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    Unless the projects you work on are widely known by their name, what difference does it make? You can't reveal secrets so you call it project "X", but the real name is project "Y", so what? – user8365 Nov 29 '13 at 13:48
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The name of the project does not matter. The nitty gritty details of how the project fit in to the company's business model do not matter. The technical aspects of what you did are what the company is looking for.

For instance, let's say I was working on Google's search algorithm and not allowed to disclose it.

I am currently working on an algorithm named PageRank which creates search results based on a link weighting system. Each page on the internet is given a ranking based on how many other pages link to it. So if a page has many other pages linking to it, it is seen as more reliable. And if a more reliable page links to another page, that page is seen more reliable by association. This way we are able to create a better web search that allows ranking to be based on something akin to reputation rather than keywords.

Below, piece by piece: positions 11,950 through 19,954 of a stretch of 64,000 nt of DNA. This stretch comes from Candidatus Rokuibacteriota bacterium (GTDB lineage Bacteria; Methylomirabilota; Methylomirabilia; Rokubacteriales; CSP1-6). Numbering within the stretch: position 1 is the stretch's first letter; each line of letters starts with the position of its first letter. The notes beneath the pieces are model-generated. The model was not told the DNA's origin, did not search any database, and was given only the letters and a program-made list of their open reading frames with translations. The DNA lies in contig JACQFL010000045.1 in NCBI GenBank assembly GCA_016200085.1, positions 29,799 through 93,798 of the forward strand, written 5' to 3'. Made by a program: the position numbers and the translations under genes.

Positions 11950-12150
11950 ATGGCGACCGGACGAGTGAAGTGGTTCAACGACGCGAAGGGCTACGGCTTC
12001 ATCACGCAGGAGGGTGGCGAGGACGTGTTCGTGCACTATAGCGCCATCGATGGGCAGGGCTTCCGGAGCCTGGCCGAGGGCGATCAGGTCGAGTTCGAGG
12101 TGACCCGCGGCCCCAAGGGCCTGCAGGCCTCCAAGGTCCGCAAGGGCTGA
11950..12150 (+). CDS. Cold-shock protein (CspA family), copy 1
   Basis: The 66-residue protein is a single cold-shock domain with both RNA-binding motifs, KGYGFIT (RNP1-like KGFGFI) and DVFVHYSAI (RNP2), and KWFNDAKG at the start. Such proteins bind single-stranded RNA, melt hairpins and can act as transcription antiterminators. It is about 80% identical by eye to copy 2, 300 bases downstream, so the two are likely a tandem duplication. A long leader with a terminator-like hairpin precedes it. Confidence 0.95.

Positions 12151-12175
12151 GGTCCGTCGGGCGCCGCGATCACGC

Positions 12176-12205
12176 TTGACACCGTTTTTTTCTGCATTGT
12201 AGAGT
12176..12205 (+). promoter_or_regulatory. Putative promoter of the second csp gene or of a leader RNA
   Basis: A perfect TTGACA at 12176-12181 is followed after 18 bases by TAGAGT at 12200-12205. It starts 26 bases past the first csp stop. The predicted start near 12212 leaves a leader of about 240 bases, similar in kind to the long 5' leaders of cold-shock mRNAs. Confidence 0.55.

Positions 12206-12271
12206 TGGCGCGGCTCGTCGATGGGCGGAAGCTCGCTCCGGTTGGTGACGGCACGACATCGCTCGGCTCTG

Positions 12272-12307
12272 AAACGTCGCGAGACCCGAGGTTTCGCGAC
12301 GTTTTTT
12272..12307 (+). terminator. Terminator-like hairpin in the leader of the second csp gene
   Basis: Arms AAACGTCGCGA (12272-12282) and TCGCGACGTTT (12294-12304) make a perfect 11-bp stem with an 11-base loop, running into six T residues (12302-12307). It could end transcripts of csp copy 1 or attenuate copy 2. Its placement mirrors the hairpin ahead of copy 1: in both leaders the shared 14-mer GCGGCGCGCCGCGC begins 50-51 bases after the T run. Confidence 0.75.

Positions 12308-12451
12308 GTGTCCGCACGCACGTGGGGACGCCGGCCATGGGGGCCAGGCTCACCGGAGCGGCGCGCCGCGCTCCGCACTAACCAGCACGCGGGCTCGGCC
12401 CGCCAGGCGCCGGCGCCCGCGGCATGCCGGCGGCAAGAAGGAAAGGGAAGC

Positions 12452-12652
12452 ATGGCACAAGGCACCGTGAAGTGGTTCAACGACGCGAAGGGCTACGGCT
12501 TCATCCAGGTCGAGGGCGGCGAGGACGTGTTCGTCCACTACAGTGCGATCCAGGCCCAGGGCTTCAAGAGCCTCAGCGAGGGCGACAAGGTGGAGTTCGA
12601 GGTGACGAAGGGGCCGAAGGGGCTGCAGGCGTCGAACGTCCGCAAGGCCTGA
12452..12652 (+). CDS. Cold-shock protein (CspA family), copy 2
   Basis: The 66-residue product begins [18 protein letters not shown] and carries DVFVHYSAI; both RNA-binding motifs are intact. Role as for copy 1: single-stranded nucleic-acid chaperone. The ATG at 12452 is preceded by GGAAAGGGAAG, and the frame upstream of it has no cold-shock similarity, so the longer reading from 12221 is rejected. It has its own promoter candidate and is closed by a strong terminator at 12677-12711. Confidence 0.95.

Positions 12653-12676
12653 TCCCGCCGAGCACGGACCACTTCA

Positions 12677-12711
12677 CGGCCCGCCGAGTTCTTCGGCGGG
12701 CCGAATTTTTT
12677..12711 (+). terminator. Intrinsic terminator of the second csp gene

The above description is a great explanation of what the company is developing, but doesn't say anything about what I'm actually doing.

I am currently working on a complex algorithm in PASCAL that analyzes over a trillion data points that maps the relationships between those points to assign a value to each.

This description focuses on what I'm doing without giving away any trade secrets whatsoever.

Having a non-disclosure clause in your contract is something you should respect, but it doesn't mean that you can't discuss in general terms what you are working on or what problems you are tackling.